Optimal Brainstorming refers to a set of heuristics for productive brainstorming sessions informed by creativity research as well as the experience of the CIA in directing analyst groups in scenario and idea generation. It subverts a variety of biases that get in the way of producing good results.
The key idea is the finding that quantity trumps quality when it comes to idea generation. It was found in multiple trials that groups that were encouraged to produce more total ideas always beat groups attempting to produce high quality ideas in producing what was later judged to be the highest quality ideas by blinded groups of judges. This is especially relevant since idea generation is so cheap. All we really care about is getting a single hit, regardless of the number of misses.
We therefore enhance all aspects that improve quantity while removing any roadblocks.
The most important guidelines:
The exact way of meeting these guidelines can vary, but probably looks something like this:
A bounded space and time, ideally about 90 minutes, in a space with whiteboards, stickynotes, or other affordances for visualizing or rearranging ideas on the fly. Negative capability is enhanced by holding off on proposing solutions in favor of exploring the problem fully. All particiapants know that the current session is explicitly not for solving the problem. Psychological safety is enhanced by encouraging curiosity, humor, and playfullness. The initial stage of the brainstorm is done individually rather than as a group to avoid the pitfall of only gathering ideas from the loudest speakers, or having the activity immediately derailed.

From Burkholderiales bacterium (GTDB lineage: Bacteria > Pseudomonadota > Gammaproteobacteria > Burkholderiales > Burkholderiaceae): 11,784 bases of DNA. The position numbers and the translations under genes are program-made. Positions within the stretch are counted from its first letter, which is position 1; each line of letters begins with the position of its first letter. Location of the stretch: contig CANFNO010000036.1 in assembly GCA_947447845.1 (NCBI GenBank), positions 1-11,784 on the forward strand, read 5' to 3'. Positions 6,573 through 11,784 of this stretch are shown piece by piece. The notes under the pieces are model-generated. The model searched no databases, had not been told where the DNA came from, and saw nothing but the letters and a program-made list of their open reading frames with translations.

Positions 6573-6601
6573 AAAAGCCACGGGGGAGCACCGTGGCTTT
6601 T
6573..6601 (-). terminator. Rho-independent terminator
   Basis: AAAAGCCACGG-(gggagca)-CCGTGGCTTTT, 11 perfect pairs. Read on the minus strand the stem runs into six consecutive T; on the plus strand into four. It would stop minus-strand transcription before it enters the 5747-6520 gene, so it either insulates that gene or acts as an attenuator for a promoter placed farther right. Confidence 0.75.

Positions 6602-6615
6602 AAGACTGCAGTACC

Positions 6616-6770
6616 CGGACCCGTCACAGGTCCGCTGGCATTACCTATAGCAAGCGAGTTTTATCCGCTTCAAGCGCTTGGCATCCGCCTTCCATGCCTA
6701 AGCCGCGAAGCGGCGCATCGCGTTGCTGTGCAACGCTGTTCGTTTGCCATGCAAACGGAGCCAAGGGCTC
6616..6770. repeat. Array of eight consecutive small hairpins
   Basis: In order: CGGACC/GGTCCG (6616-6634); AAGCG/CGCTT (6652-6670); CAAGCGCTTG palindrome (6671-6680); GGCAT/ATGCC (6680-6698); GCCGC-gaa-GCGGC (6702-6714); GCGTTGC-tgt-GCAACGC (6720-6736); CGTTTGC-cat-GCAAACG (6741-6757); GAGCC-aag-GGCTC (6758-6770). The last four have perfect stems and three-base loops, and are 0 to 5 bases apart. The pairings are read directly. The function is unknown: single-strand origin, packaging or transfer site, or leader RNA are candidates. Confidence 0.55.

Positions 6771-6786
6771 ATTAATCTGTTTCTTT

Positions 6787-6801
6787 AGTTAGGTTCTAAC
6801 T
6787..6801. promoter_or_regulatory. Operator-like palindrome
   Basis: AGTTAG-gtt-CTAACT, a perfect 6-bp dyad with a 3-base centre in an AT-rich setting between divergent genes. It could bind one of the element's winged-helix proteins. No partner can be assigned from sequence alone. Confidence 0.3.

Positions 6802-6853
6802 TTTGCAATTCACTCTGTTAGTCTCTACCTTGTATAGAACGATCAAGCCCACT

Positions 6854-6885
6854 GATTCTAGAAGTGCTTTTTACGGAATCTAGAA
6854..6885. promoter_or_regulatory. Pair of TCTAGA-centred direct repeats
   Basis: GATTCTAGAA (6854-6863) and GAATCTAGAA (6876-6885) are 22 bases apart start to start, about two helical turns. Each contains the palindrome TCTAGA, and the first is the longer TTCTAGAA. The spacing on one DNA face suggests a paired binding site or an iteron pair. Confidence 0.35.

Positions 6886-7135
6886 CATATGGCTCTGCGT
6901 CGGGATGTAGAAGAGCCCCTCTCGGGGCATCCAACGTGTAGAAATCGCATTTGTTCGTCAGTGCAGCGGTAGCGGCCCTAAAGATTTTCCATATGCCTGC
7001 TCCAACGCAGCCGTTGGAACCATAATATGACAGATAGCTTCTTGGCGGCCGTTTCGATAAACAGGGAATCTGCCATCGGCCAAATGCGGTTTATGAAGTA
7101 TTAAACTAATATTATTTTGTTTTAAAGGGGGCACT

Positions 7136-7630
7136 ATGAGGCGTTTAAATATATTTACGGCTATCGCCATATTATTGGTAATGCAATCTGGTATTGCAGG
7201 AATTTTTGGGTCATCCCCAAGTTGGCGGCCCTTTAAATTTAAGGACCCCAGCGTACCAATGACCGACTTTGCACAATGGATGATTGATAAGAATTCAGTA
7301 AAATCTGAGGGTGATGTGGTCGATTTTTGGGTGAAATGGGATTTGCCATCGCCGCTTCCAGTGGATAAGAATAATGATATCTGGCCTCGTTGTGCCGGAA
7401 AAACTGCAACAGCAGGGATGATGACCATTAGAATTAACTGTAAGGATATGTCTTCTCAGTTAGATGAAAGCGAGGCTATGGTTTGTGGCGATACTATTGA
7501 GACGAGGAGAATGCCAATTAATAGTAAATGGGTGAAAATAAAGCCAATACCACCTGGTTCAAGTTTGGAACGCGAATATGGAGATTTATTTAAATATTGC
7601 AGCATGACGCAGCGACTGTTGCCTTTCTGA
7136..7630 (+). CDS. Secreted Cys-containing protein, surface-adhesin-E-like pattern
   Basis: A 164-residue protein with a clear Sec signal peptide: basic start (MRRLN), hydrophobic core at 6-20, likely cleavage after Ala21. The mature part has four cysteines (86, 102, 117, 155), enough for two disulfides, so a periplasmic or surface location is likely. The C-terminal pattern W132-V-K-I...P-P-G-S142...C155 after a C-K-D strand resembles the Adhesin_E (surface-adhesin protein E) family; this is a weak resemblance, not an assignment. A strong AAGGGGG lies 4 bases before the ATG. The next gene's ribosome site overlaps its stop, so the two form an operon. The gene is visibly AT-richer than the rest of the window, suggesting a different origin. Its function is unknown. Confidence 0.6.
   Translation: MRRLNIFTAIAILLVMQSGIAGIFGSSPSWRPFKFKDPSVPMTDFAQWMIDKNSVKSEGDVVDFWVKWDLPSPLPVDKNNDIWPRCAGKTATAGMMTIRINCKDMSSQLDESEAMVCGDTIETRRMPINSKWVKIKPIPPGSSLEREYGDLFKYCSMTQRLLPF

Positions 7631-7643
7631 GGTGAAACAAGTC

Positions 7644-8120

The facilitator gives a prompt or prompts related to the problem and has the participants each write their ideas on a pad of paper. Prompts should include a sentence or two about turning off the internal censor, explaining the quantity over quality idea. The facilitator should not halt the individual stage at the first sign that everyone is out of things to write, this is often exactly the stage at which original thinking is about to happen after the obvious ideas have been exhausted.
Everyone shares some number of their best ideas, ideally on sticky notes so they can be clustered in the next stage.
Once all the ideas are up, everyone takes a few moments to soak in everyone elses' ideas. Suggestions for categories are then solicited by the facilitator, and different clusterings and labels of the ideas are tried, to see if there is any obvious larger scale structure to the ideas generated. Relations between categories might suggest themselves.
Open discussion should follow. The facilitator should take steps to encourage contribution by more quiet participants, as eveness of communication is a predictor of group success. This process may solve the problem outright, or generate new prompts for further sessions. When deeper analysis is desired, the results of an initial broad overview may be split up and assigned to several smaller teams of 3-5 people to search more deeply in parallel.